Legal scholars have a saying that hard cases make bad law. Political scientists should have a version that says hard times make bad policies.
Bend, like the rest of the country, is in the midst of some hard times and they're likely to get even harder. To help them figure out how to help the local economy, three of Bend's city councilors-elect - Jeff Eager, Tom Greene and Kathie Eckman - decided to hold a "forum" last week with local business leaders.
Their motive might have been noble, but their method wasn't.
To begin with, it doesn't appear that any worthwhile new ideas emerged from the 40 or so businesspersons who attended. According to news accounts, the meeting seems to have been mostly a bitch session at which the business leaders voiced standard and familiar themes: "All our problems are the fault of Big Bad Government" and "Whatever you do to help the economy, don't ask us to pay for it."
One businessman warned the incoming councilors not to even think about funding Bend's public transit system with any sort of payroll tax.
Councilor-elect Greene, who's also a real estate agent, lamented that city staff is looking too closely at developers' plans: "If a licensed engineer submits plans to the city for review, why are city staff tearing those plans apart?"
Well, maybe because that's their job, Tom.
Patrick Oliver, a downtown landlord and developer, complained about the high cost of city permits and fees: "No one can afford to develop downtown given what the fees are. You will shut down development."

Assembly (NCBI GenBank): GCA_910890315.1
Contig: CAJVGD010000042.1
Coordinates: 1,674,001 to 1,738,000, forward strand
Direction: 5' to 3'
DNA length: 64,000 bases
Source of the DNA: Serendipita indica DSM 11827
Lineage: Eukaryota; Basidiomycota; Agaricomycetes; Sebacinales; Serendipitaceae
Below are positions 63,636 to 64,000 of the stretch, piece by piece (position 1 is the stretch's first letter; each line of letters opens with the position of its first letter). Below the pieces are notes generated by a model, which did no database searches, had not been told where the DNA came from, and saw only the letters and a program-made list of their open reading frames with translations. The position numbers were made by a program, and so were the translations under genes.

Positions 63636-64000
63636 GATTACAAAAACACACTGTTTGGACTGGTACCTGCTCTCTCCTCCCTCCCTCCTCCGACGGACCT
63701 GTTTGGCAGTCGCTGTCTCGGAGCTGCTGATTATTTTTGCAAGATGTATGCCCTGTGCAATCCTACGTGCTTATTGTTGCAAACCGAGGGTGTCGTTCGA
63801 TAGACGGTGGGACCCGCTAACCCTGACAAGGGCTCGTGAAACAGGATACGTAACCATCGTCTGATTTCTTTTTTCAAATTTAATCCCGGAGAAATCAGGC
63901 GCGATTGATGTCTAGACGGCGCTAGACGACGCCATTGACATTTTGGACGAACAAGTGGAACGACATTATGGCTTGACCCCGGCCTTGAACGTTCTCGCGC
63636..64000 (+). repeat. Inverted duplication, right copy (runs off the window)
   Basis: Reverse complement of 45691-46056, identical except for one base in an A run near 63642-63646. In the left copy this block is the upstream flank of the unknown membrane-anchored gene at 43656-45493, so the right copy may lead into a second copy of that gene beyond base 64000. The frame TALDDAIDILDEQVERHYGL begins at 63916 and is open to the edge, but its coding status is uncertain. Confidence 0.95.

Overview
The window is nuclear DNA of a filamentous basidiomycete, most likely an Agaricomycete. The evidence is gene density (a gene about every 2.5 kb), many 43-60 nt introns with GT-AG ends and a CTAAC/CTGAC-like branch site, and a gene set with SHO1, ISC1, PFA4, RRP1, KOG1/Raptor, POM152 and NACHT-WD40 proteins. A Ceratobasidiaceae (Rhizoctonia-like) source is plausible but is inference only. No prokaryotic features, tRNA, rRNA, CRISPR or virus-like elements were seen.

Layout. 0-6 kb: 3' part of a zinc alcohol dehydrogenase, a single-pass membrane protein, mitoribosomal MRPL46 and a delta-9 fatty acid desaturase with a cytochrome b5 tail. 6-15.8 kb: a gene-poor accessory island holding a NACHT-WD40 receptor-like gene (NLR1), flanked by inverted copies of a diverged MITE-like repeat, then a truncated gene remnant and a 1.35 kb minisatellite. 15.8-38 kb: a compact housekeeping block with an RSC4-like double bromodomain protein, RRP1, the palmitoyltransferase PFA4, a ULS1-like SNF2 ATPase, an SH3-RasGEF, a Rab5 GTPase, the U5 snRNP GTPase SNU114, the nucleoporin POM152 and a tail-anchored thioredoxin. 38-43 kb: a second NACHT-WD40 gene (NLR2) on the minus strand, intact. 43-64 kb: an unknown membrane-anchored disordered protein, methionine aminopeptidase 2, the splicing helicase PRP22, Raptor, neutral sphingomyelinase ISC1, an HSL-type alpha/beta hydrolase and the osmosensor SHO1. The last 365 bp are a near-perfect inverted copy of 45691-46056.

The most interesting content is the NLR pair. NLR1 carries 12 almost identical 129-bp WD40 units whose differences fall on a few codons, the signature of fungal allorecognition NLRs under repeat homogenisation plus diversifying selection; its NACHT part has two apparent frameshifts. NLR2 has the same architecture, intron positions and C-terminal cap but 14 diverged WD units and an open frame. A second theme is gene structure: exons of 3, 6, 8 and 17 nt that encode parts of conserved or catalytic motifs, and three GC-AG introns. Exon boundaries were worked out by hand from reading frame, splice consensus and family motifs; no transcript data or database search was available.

It looks to us like development already is shut down, Pat - and has been since the real estate bubble popped.
But our bigger problem with the "forum" was the way it was held. It wasn't exactly a secret, but the councilors-elect didn't go out of their way to advertise it either. According to Eager, "We invited folks we just happened to know in the community." The fourth councilor-elect, Jodie Barram, wasn't told about the meeting until she already had another commitment that prevented her from attending.
Greene, Eager and Eckman didn't violate Oregon's open public meetings law because they won't be councilors until Jan. 5. But their get-together - especially with City Manager Eric King also present - clearly violated the spirit of the law, which is that government deliberations should be conducted in the light of day.
Also, why did they invite only business leaders to share their ideas about the economy? Don't ordinary working stiffs have a stake too? Eager says the new councilors want to hear from other groups as well - eventually - but no other forums are on their calendar.
Eckman, Greene and Eager already labor under the perception that they're the development lobby's hand-picked councilors because realtor and builder groups bankrolled their expensive campaigns. Holding a sort of cozy semi-private meeting with businesspersons doesn't do anything to dispel that perception.
However good their intentions, the three councilors-elect deserve - and hereby receive - THE BOOT for a gross lack of political sensitivity.